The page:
Lisa from Sharing the Story – a fellow memoir writer – has called for any reader of memoir or the writing of one to join her in a #memoirReview on twitter of reviews of memoirs that you have read. Visit her to find out the full details but it entails no self-promotion, writing a review that tells who benefits from the review ( we are trying to make these reviews ones that are honest and can genuinely be used as a guide to other readers of memoir), who the potential readers of the memoir are or put hashtags as to the theme of the memoir eg #abuse #cancer#adventure# HowTo.
Today I’m reviewing Shooting Stars and Flying Fish by Nancy Knudsen.
I read this memoir in my search for ‘nobody memoirs’. These types of memoirs are written by someone who is not well known prior to writing the memoir i.e. they are not a celebrity or an already well-know author. My other quest was that it was written for no purpose other than the memoirist thinking that she had a jolly good story to tell. Is there a target audience? Definitely Knudsen would have thought her potential market were other sailors. In my opinion it would also appeal to anybody who enjoys true adventure and those that have dreams of their own. I recommended this book to a colleague who dreamt of sailing the world and now she lives in Fiji. Memoir can show that anything is possible and following dreams is worthwhile as they can come true.
I thoroughly enjoyed this book which followed Nancy and her husband as they left high powered business careers and took off sailing around the world for the next 5 years. The memoir commences with an exciting passage where they are fearful that their boat has hit a reef. We are left with adrenaline pumping as we return to Sydney to take part in their final preparations and farewell. This section had double impact for me as their departure point was a place I knew well. I have not read any other sailing memoirs but I think there would be few written from a woman’s perspective, and her descriptions took me as reader into the blues of ocean and sky. Her husband Ted, was a racing sailor and neither had previously cruised. Naturally things went wrong and many things also went right. I learnt about sailing the world, about pirates, Turkey and other countries from a perspective I never thought I’d have. I was fascinated to learn that the Pacific and the Atlantic are two different heights which makes passing from one to the other precarious. She showed us vividly the environmental issues that are threatening the sea. She made me wish I was a sailor and could do the voyage myself.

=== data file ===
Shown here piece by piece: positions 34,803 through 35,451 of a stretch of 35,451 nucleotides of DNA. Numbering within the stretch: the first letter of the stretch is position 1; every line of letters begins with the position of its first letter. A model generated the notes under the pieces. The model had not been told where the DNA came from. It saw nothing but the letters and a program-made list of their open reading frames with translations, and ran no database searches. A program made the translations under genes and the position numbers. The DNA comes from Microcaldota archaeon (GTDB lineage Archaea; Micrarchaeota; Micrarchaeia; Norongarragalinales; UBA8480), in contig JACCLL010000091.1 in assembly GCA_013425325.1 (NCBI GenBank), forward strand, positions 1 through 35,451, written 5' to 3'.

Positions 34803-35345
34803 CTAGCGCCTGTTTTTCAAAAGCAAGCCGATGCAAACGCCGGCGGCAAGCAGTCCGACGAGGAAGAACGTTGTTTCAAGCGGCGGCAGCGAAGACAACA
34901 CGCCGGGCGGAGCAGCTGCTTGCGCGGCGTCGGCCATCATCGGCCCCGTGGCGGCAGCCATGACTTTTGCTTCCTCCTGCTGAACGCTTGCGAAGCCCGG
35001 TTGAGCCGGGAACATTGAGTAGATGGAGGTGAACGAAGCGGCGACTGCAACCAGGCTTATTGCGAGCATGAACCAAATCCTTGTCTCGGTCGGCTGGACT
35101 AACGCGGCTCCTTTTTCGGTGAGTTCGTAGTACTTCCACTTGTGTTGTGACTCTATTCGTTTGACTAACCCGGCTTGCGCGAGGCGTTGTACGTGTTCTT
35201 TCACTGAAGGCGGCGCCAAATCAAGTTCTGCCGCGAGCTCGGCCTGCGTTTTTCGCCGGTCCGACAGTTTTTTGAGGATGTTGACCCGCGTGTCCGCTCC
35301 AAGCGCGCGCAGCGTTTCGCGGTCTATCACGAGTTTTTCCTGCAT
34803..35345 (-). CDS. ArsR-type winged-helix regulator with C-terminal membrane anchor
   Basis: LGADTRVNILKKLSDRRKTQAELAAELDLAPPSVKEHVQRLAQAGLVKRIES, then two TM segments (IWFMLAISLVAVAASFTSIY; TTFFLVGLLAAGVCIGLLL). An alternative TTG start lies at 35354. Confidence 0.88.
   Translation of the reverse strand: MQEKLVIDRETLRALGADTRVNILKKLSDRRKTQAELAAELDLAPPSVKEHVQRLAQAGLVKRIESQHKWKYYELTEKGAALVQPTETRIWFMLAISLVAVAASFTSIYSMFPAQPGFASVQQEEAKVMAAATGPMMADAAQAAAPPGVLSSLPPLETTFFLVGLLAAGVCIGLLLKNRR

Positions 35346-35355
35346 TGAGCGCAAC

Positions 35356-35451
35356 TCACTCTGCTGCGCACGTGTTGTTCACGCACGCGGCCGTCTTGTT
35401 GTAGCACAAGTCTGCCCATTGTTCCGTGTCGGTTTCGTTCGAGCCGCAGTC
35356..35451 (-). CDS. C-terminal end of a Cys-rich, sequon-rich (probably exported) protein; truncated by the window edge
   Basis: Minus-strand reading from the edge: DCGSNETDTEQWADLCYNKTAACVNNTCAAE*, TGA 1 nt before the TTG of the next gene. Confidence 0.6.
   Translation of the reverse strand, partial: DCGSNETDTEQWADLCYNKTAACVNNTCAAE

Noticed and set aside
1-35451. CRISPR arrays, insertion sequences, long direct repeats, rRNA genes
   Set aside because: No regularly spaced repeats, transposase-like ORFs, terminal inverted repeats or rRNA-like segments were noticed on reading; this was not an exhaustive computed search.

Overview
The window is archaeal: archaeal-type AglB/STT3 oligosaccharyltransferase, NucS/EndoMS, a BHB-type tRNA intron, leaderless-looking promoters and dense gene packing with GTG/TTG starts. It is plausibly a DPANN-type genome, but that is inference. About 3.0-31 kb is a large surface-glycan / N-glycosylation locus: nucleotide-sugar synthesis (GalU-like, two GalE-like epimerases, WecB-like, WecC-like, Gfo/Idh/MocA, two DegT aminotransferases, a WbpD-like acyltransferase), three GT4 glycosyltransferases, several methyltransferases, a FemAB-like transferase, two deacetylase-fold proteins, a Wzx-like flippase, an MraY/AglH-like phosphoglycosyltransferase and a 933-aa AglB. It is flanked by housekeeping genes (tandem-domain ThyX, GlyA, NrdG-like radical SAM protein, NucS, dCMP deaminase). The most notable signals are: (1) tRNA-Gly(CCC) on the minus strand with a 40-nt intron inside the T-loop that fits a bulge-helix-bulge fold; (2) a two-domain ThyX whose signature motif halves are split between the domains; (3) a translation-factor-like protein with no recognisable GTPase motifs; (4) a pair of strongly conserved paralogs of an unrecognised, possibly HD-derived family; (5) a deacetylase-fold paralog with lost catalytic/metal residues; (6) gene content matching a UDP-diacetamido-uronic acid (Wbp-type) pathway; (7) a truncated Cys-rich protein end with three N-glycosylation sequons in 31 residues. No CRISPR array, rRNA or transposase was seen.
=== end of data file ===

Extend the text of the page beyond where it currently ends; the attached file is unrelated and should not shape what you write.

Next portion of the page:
I would recommend this book to everybody for the adventure and to sailors who are contemplating cruising or just dreaming. Who benefits from this review – hopefully you. I don’t know the author but in obtaining the photograph from Amazon I see that she has written another book Accidentally Istanbul which I will definitely read.
#sailing, #adventure, #seachange, #travel. It was found in the sport section of my local library.